Oliver Dzuba

The Swiss national football team, or the “Nati” as they are colloquially referred to, are a rather appropriate representation of the country they so passionately play for. Like Switzerland, the team embodies the spirit of multiculturalism, made up as it is of players from different cultures and some stars that were born outside the western European nation. This mixture between domestic and foreign players has allowed for a wealth of young talent and a highly competitive national squad.

Eren Derdiyok is a young striker who fits the profile of a multicultural Swiss perfectly. Born in the city of Basel in 1988, Derdiyok is of Kurdish descent and at the age of just 22 has already made an impact at both national and club level. Derdiyok made his start in professional football in his home city playing for Basler Sportclub Old Boys, a side in the third tier of Swiss football known as 1. Liga. Playing at the young age of 17, the forward was able to net 12 goals in only 18 appearances; his future was bright and it was certain he was destined for bigger and better teams.

Derdiyok’s impressive performances soon gained the attention of city rivals, and much larger club, FC Basel. The 13 times winners of the Swiss league and a side who have enjoyed repeated appearances in the Champions League and UEFA Cup, have established themselves as one of the more dominant sides in Switzerland. What was perhaps more important for Derdiyok however was that Basel, in the past and also the present, are known for producing and encouraging young talent. They may well see those players shipped off to more wealthy outfits, but they are a vital stopping off point for many young Swiss.

Derdiyok was able to develop his skills at St. Jakob Park and progress his career in its lush surroundings. While at the Super League giants, Derdiyok was also able to get that winning feeling, tasting success and picking up silverware. In his second season at his new club, Derdiyok helped Basel to the double, winning both the Swiss Cup and Swiss Super League, a season in which he contributed a not too shabby 10 goals. To top off all of this success, the fledgling was also awarded the Swiss Youngster of the Year prize.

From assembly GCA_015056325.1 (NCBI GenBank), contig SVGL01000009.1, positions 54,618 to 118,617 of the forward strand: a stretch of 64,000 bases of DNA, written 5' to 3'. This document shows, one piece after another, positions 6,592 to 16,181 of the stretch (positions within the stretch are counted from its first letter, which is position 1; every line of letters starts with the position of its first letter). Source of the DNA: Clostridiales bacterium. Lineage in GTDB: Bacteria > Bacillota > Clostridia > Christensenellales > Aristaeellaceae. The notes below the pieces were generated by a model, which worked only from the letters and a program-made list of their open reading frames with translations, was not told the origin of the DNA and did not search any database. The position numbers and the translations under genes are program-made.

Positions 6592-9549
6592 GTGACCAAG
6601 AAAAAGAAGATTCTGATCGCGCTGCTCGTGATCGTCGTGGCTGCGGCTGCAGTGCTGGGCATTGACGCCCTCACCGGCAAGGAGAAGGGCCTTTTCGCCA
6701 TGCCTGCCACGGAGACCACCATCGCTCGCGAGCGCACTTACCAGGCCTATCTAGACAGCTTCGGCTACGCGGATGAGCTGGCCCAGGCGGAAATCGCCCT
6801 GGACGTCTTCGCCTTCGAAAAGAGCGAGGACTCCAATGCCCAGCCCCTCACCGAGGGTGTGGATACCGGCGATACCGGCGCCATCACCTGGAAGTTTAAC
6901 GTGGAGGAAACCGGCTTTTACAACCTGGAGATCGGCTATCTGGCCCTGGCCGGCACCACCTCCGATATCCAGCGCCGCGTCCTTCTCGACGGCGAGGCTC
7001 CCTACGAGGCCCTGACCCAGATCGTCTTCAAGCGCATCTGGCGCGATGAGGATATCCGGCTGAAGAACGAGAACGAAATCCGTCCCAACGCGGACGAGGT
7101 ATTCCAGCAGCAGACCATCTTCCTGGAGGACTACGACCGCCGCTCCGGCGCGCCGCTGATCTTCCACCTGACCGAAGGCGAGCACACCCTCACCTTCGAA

Not surprisingly, Derdiyok continued to be in-form for Basel when participating in the 2008/09 Champions League. It was his goal against Portuguese side Vitória SC in the third qualifying round that helped the Swiss giants safely through to the group stage. Although they finished the tournament poorly, it was Deridiyok’s goal in the 82nd minute that ensured a draw against Barcelona, in the process giving Basel their only point in that season’s Champions League.

A harsh fact of life in Swiss football is that a good player is often scooped up by clubs from the German Bundesliga or French Ligue 1. Derdiyok is no exception to this rule, as seen with his transfer to Bundesliga side Bayer Leverkusen. Picked up in 2009, Derdiyok joined his fellow countryman Tranquillo Barnetta to make an impressive start in Germany’s top flight. The former Basel youngster has appeared in 33 games for the German side and has netted 11 goals. Derdiyok’s contract runs until 2013 and he is sure to do as well if not better for his new team in the coming years.

At the young of age of 22 Eren Derdiyok has come a long way in a short time. His club performances have been promising, and his games for his country have also been impressive. If Derdiyok can continue to produce the goods and also to improve, he will be a valuable asset for Bayer Leverkusen, or any future club he may join, and also for his home nation of Switzerland.